[Column] Living in Busan
Duncan Morris is a British citizen and Associate Professor at Busan University of Foreign Studies. Professor Morris is involved in proofreading the Haeundae, Gijang, and Ulsan English newsletters. He also participated in World Expo 2030 campaign as proofreader of a letter to Korean War Veterans urging them to support the city from a local Busan mayor.
16 years ago that I first came to Korea, and I have been living in Busan all of
those years. Over that time, I have seen Busan transform from a mostly unknown
second-city (for foreign travelers) into a successful tourist spot that is
often the favoured destination for those visiting Korea. It has been inspiring
to see Busan galvanize the city towards winning the World Expo 2030 over the
last year in an all-out push, against some strong rivals.
Prior to coming to Busan, I lived in Brighton, Southeast England, known for its large community of international students who attend the numerous language schools offering ESL classes. So, it was around 2005, several years before I made the jump to Busan that I was first introduced to Korean friends. They were living abroad for the first time in a new country and their curiosity, enthusiasm, great sense of humor, and close-knit friendships were charming. Through these friends I started to learn about Korean culture, language, and food. It was because of these friends (and one – now my wife) I was encouraged to come and teach English in Korea.
In 2007 Busan was not on the radar of many international travelers and I remember scanning the city through Google Earth to try and get a sense of what Busan was like. The change in Busan has been considerable since 2007. Shortly after I arrived, Shinsegae Centum became the largest department store in the world. The skyline has grown ever higher each year, now with giant glass skyscrapers stretching into the sky. Parks have been added to the city, and walking and cycle paths now feature along all the city rivers. In my first year here, there were few places to get a good strong cup of coffee, now the options are endless. International restaurants proliferate alongside the traditional Busan seafood fare. Over the last 10 years international attention for Busan came through culture too. Featuring in the films Train to Busan (2016) then Black Panther (2018), and last year’s Decision to Leave (Park Chan Wook). The Busan International Film Festival is now the biggest film festival in Asia.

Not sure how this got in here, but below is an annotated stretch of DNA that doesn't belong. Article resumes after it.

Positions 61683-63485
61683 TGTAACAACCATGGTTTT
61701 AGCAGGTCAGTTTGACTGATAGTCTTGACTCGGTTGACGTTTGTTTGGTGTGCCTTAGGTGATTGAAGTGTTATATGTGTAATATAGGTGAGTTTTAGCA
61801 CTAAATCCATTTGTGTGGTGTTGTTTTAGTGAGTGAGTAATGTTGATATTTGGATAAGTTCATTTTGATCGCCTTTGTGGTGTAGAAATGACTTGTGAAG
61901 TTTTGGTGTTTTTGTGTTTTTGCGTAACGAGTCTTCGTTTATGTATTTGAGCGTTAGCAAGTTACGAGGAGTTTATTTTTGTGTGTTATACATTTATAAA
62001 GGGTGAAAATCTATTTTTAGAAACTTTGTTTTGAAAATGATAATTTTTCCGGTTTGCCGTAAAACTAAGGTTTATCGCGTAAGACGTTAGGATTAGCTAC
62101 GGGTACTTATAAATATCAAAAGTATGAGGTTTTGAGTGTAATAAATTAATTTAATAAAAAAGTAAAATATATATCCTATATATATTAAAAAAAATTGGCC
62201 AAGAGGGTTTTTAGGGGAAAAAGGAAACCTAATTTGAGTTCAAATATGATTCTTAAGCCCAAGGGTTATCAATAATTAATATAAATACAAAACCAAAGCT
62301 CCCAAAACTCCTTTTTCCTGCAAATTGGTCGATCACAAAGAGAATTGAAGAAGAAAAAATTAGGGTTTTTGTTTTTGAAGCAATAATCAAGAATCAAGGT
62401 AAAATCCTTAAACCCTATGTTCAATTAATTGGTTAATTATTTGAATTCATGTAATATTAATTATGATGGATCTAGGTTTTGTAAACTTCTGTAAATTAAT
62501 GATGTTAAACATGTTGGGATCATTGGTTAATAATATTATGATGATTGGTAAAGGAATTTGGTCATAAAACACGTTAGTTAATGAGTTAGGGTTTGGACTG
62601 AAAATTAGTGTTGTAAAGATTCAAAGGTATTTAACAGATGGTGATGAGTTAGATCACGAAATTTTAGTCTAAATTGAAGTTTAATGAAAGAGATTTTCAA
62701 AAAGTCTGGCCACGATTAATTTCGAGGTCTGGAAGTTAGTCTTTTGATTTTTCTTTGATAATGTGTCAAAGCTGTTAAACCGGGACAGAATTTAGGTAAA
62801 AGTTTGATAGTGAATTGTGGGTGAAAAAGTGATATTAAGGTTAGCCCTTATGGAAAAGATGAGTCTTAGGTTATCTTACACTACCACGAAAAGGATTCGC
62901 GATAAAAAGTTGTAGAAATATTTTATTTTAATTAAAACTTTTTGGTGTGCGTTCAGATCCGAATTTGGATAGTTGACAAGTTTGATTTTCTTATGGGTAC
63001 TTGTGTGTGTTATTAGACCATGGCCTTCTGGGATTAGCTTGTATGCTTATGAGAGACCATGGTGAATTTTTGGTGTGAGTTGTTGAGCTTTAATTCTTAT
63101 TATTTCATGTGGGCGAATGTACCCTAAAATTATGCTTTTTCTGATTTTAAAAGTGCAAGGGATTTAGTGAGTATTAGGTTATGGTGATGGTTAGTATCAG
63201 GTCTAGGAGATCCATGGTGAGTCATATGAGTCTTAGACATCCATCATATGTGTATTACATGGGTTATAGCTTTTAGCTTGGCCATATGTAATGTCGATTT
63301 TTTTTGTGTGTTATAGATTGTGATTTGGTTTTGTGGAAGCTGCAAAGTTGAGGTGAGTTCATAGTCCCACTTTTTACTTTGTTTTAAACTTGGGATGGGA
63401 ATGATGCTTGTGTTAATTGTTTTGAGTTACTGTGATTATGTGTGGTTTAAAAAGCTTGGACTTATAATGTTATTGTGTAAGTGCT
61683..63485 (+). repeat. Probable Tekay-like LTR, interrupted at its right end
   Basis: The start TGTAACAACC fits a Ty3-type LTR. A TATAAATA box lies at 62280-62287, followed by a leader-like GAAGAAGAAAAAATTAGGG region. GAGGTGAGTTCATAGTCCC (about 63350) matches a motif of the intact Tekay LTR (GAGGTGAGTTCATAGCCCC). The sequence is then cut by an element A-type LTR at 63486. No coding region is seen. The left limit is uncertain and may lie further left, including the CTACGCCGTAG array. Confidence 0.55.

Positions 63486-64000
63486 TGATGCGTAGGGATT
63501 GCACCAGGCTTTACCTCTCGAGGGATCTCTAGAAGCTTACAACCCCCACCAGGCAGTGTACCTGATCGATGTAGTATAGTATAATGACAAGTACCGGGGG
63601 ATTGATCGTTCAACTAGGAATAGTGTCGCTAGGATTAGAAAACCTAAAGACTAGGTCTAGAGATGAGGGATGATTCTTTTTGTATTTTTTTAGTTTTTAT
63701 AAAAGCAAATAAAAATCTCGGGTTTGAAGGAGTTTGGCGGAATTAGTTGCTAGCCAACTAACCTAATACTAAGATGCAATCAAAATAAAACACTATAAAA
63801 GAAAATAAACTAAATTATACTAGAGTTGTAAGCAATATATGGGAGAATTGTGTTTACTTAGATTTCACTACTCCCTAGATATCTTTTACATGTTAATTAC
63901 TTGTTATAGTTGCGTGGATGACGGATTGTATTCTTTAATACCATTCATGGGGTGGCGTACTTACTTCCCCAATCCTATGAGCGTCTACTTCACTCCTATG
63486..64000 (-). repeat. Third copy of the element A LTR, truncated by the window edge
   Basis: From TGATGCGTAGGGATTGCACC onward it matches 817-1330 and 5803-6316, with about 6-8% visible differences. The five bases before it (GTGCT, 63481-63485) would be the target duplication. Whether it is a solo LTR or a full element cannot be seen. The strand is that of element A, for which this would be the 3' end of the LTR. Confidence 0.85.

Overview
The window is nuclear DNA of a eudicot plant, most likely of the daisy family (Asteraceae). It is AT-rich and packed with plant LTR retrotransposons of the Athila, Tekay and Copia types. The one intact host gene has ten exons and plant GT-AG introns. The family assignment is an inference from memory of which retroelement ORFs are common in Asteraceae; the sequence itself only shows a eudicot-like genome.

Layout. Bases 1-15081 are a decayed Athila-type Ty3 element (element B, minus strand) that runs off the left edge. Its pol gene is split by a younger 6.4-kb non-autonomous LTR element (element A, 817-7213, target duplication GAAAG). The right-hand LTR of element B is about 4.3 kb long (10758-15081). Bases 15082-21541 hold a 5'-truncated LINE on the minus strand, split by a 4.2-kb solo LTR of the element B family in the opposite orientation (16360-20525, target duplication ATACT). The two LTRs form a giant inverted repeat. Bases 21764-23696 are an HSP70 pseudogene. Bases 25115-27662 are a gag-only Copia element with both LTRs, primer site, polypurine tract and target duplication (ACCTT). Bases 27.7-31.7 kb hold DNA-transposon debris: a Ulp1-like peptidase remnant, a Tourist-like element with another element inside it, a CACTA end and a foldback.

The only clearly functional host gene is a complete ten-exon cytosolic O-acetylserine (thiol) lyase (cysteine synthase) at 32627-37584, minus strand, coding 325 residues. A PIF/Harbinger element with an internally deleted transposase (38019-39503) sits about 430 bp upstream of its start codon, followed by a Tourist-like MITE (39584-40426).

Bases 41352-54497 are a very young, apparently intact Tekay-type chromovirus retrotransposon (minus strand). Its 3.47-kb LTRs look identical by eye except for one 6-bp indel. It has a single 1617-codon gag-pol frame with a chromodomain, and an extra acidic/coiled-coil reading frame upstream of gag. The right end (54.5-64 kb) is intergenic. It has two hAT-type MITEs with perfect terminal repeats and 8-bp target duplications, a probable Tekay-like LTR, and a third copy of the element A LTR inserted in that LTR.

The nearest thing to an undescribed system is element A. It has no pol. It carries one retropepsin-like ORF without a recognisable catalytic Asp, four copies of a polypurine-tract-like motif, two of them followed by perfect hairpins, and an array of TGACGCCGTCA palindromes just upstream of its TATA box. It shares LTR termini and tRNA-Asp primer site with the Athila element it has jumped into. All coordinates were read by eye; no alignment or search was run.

I live with my wife and two sons in the Gwangalli area of Busan.
Although the beaches of Busan are famous for summer swimming, they are at their
best at other times of the year – a cold, fresh, sunny autumn day for example
when the crowds are absent. I look
forward to the annual local festivals that cycle round every season. Starting
the year watching the early morning sunrise from the beach with thousands of
people on New Year Day I now consider a great way to start the New Year. Later
in February there is the full moon fire festival (Daeboreum/대보름)to cheer the end of winter with its big beach bonfires. Gwangalli
alone has a spring fishing festival (Eobang/어방축제), numerous music festivals, a
major fireworks festival and now weekly drone shows.
As an expatriate and permanent resident in Korea I feel lucky to have chosen Busan to live in. The people of Busan have been overwhelmingly warm and friendly. My teaching work at BUFS is enjoyable and rewarding. I have had a variety of experiences I wouldn’t have had in my home country – such as several interviews on the local Busan radio station.
Now the winner of the World Expo 2030 has been announced. Although it is disappointing that Busan didn’t clinch the bid for the Expo, it won’t affect the direction of change that Busan is moving in: Modernizing, internationalizing, and rising up through the ranks of best city to live in and visit. It needn’t be necessary to host a world fair to show the world that already Busan is Good.
Contributed by Duncan Morris